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Is changing engine coolant at home a good/safe idea

Do YOU wear safety glasses when doing a coolant service?

No. I wear eye glasses and use safety glasses when there is a hazard.

Thanks for replying


As of few years ago, any time I work on my cars, I wear safety goggles. I have glasses but they are not large enough for full protection and they are also expensive, so I need to protect them too.

True that when you are changing the coolant, you probably do not need goggles, but the problem is when something leads to another and you get involved in the deeper crevices of the car, you are not going to quit and go grab your goggles. You have warmed up and are going to keep going until you have metal clips flying around your garage-at least this is what happened to me a few years ago, got lucky and just hit my forehead; lesson learned.

I have one blind eye, and my good eye has cataracts, but the eye doc thinks 5 to 10% of total blindness is to big of a risk at this point to operate, yes I always wear safety glasses, even wore them last night to split crab legs for dinner!

Was younger painting the eaves, big old glob of paint dropped into my eye, rinse and seek emergency treatment the can said, rinsed as well as I could er did some drops to look for scratches to the eye, saw none and sent me home. Ethylene Glycol can cause vision damage, why take a chance?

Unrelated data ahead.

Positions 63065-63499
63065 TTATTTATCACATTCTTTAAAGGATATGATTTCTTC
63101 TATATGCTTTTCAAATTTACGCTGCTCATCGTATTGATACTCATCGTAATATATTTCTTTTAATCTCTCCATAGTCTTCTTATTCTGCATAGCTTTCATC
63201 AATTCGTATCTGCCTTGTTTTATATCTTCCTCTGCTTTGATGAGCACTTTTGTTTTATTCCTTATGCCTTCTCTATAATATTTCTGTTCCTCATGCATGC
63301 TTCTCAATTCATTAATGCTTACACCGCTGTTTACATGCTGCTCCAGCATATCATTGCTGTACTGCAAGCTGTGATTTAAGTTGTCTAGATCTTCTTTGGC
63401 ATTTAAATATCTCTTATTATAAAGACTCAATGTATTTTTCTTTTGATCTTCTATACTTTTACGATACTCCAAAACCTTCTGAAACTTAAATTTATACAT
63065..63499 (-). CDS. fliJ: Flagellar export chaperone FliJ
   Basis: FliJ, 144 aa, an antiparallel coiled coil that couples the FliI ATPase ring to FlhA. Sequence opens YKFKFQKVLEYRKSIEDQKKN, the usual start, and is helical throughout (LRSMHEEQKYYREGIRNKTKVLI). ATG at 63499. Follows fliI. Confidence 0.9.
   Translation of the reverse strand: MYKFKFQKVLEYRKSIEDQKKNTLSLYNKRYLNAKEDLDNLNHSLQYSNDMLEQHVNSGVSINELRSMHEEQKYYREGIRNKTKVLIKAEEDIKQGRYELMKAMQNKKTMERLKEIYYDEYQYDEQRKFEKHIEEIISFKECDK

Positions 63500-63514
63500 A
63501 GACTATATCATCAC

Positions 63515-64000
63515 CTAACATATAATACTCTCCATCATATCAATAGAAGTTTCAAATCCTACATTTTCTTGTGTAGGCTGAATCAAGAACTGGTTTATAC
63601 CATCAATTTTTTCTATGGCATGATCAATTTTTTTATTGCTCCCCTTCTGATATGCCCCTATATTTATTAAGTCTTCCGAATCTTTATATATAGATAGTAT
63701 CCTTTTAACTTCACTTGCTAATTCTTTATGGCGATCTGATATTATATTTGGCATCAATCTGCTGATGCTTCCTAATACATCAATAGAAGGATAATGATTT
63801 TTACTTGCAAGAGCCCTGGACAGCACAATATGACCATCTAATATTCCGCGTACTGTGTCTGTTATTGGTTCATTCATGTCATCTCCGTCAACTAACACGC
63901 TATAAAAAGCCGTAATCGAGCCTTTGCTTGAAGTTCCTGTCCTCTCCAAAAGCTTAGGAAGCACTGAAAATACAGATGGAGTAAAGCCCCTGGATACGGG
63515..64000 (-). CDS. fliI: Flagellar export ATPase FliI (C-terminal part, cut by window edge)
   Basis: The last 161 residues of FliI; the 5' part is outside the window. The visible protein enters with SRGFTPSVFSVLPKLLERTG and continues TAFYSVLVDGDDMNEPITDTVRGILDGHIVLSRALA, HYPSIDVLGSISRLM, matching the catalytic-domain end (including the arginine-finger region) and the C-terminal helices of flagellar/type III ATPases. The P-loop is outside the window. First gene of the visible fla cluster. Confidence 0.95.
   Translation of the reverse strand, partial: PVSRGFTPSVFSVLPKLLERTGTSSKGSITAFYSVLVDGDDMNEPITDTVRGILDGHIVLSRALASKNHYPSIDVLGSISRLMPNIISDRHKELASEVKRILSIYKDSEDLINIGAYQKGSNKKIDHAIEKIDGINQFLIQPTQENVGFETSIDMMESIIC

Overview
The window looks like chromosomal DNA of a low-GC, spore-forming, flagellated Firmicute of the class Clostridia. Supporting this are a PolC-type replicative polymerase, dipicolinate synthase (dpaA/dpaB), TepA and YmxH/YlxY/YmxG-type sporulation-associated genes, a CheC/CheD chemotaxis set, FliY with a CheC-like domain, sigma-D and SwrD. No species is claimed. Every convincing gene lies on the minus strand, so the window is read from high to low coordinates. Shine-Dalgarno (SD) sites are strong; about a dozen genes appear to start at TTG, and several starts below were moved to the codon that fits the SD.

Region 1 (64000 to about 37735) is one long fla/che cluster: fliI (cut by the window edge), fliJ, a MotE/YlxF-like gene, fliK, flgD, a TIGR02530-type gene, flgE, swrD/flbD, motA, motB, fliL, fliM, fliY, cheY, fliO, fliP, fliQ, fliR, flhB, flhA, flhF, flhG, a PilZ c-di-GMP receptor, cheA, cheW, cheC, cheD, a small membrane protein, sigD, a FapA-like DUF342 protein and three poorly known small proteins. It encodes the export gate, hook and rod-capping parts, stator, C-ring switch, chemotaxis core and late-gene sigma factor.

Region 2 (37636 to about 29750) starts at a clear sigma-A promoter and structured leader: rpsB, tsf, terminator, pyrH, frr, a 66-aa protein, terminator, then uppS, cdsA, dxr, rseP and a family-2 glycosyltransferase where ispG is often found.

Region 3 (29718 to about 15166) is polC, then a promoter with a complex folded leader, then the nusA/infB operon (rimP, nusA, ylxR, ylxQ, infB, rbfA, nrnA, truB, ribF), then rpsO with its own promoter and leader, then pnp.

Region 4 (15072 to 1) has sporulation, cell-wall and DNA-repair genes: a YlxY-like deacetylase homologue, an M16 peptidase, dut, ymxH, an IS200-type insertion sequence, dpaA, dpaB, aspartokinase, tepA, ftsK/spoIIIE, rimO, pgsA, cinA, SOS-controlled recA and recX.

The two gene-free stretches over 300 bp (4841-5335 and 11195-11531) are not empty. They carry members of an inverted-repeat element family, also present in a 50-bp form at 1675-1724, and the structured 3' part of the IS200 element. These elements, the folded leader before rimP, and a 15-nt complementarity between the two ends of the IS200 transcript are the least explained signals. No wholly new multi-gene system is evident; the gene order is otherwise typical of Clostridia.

So just last weekend, Safety glasses on I was hitting the end of a dandelion digger to get a tin can out of the auger for the 2 stage snowthrower, and the plastic handle shattered and would have hit my eye, but bounced harmlessly of the safety glasses, be careful, not whatever.

If I have to crawl under a car, I normally will don glasses, just to keep debris out of my eye. If I was opening a radiator cap on a cold car, I wouldn’t necessarily take extra effort, but would if it was warm or hot.

Any time I get under anything or use any kind of a tool that creates particles (cutting, drilling, sanding etc.) I ALWAYS wear safety glasses. Having experienced loss of sight via cataracts and had both eyes operated on, I don’t ever want to risk my vision.

For the record, I’ve found the safety glasses at the auto parts stores to be far better than those at the hardware stores. They’re far more comfortable (I think) and they don’t fog.

I read the back of an antifreeze jug not too long ago and for disposal it actually suggested to dispose of in household septic system. I don’t remember what brand it was. Seems like not a great idea. Anyway, disposing of antifreeze properly for a home mechanic seems a bit more challenging than motor oil, where you can take to most parts stores or town dumps.

Ethylene glycol, the major component of the green antifreeze, is quite biodegradable and would most likely be perfectly acceptable for most wastewater treatment plants. In a big system like that, it gets diluted and the microorganisms could digest it. I wouldn’t do it in a septic system since they’re small and the microorganisms are subject to being overwhelmed. What you read isn’t ridiculous, but I wouldn’t call it a recommended practice.

A 2006 car i would definitely do the hoses at the same time if they are original. Upper, lower, and the 5 or 6 little hoses. But if you ain’t scared of them breaking and what comes with it when they do then just do the coolant at least. Coolant is one of the easiest maintenance jobs a DIY’er can do. Drain, fill, bleed, and top off. At the most a pair of pliers to turn the drain plug is all you need you don’t even need a Jack.